In my usual browsing through the BBC News site today, a couple of headlines caught my eye:

$80m Train Journey

Well, actually two train journeys, with 150 passengers on each, but that’s still a phenomenal $266,666.67 per ticket!

$80m is the cost in development aid that the South Koreans had to pay the North Koreans in order to persuade them to run this little exchange of trains. It makes for some very pretty pictures, and is probably a step towards reconciliation, but you gotta ask “Is it really worth it?”

Human-Animal Hybrid

The British government have proved yet again that they have neither backbone nor moral compass, as they grant permission for the development of human-animal hybrid embryos. Now, this is permission in principle only, but its still a pretty appalling development, and horrible case of a climbdown in the face of media interest (and who would have expected that from the Blair government!).

This whole area of human fertility and stem cell research (and before you comment, they ARE interrelated) is one that has consistently troubled and disturbed me. It is part of the scientific reductionism that seeks to dehumanise us, to describe us simply as animals or complex machines; that sees no distinction as to what makes us human. We are not ‘made in God’s image’, no longer ‘a little lower than the angels’, we are just bunches of cells; so why not poke them, pull them apart, and mix them with cells from other sources…?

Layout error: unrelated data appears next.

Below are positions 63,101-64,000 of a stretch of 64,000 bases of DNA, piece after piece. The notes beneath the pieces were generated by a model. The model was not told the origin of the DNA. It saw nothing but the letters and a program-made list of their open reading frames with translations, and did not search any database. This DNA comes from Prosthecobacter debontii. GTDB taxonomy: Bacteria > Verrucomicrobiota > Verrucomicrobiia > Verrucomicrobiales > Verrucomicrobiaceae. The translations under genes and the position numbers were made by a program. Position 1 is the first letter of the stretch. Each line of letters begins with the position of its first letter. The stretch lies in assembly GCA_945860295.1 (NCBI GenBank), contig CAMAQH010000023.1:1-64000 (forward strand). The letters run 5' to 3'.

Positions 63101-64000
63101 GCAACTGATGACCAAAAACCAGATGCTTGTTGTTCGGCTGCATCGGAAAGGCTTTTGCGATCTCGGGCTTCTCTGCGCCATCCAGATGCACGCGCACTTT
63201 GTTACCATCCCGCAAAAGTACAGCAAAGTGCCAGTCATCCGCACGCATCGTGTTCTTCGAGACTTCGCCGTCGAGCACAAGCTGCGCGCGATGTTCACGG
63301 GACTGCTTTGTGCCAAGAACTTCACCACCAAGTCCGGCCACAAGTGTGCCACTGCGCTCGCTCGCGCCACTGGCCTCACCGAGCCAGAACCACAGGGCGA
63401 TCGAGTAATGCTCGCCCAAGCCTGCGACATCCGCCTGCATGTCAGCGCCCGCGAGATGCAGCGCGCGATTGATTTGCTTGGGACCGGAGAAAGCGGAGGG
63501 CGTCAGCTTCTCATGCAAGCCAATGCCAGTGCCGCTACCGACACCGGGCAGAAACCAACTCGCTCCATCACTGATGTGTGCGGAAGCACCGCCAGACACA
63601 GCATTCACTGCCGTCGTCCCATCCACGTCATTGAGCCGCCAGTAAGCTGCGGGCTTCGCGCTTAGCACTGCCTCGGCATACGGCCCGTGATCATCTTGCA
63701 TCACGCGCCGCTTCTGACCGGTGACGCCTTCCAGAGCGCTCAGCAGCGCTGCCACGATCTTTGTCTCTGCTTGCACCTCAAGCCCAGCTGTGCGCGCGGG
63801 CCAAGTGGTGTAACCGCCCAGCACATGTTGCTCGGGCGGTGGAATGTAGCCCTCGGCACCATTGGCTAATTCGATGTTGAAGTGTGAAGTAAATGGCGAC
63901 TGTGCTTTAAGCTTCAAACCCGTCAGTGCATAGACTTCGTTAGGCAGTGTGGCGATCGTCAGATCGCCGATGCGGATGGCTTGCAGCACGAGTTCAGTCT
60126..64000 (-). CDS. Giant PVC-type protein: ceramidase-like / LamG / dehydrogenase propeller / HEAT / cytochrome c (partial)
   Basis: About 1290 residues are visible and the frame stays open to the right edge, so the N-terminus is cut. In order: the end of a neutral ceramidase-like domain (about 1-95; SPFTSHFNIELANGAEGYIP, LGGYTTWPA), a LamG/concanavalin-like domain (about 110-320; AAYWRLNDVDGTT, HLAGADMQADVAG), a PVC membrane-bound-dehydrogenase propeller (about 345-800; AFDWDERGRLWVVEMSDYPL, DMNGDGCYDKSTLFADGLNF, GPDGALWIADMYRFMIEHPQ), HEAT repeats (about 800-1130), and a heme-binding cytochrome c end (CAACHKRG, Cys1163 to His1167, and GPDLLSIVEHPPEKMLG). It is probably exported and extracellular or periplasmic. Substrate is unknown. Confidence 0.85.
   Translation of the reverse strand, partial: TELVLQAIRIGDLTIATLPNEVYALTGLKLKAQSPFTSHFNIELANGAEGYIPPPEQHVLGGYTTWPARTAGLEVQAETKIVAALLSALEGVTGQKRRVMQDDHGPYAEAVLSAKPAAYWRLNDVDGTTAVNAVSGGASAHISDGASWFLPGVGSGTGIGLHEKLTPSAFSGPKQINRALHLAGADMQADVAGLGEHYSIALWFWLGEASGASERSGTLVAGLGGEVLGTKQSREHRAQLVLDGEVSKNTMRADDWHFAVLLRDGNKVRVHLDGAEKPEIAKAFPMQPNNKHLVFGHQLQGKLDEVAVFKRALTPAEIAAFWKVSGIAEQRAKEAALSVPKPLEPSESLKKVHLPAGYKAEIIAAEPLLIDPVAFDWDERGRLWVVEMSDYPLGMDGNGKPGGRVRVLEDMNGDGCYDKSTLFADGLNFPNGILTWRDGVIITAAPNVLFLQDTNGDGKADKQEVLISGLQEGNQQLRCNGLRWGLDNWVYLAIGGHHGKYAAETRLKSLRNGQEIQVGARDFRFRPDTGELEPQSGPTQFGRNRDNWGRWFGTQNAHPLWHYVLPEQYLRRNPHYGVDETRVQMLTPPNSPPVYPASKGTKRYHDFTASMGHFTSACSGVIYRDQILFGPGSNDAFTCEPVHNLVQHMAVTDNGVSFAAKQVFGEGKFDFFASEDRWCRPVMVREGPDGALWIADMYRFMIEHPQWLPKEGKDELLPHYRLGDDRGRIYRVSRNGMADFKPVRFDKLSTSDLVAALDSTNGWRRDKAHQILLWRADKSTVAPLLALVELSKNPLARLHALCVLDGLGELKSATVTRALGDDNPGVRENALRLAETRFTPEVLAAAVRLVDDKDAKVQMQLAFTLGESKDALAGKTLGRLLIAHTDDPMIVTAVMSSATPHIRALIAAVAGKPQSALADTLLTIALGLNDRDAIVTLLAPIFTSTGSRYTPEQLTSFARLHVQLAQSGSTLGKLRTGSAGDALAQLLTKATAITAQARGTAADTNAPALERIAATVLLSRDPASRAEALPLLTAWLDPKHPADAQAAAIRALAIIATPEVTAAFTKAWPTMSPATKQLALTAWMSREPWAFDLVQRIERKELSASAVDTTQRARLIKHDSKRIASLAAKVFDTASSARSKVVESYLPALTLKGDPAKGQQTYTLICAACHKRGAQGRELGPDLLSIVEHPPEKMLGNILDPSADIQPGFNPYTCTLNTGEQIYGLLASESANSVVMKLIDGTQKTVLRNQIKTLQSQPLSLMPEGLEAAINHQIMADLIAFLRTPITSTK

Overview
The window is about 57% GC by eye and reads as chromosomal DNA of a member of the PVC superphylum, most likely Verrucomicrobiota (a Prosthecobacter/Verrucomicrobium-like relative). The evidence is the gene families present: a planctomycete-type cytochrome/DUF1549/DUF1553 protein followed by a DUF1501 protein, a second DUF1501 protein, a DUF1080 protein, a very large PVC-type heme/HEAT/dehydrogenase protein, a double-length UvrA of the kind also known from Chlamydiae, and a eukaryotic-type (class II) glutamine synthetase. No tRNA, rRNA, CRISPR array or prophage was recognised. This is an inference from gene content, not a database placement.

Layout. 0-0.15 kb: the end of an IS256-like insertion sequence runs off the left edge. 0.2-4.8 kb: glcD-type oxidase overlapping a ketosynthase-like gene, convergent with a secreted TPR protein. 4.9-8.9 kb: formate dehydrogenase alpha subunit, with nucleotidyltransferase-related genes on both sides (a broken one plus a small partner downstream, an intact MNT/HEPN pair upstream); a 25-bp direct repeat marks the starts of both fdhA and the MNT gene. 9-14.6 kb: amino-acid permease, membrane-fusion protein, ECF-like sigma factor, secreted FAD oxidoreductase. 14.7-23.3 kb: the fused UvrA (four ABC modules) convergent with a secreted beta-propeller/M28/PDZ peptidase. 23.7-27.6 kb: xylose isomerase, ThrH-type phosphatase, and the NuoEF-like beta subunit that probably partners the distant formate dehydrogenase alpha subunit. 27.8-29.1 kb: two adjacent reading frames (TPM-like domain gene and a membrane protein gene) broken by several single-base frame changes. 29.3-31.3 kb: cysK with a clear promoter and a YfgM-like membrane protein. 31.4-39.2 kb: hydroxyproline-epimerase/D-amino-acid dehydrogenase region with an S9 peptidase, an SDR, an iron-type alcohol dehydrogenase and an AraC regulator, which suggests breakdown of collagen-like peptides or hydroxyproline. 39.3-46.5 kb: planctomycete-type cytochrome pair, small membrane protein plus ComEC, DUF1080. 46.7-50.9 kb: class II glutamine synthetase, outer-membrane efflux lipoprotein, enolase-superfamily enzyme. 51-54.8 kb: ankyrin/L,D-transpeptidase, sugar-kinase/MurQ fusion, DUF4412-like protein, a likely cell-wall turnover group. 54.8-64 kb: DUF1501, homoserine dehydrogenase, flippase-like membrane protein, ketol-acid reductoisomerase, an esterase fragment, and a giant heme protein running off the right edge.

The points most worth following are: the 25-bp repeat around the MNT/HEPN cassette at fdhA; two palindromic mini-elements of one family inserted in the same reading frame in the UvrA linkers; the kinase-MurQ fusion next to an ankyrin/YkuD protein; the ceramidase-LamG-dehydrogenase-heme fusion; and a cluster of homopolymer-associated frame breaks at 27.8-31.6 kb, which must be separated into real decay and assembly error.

I have to admit that I really do admire scientific ingenuity sometimes (I am after all and engineer by training, if not trade). Problem: we don’t have enough human embryos to research with (probably because most people still consider them babies??); solution: make our own! The human-animal hybrids in question are cows eggs, removed of DNA, with human DNA inserted. A Frankensteinian flash of electricity later, and we have a living, growing chimera.

I can’t really describe how abhorrent and amoral I think this is. It shows utter disregard for human life and human dignity. The possible benefits (potentially slightly faster research on some debilitating conditions) don’t in my mind outweigh the negatives (moral precedent at the very least).
I’m very definitely ranting now, so I’ll stop. For a more reasoned, balanced moral outlook, I’d imagine that CMF will have something up in the next day or so… (they have two previous statements on this, here and here).

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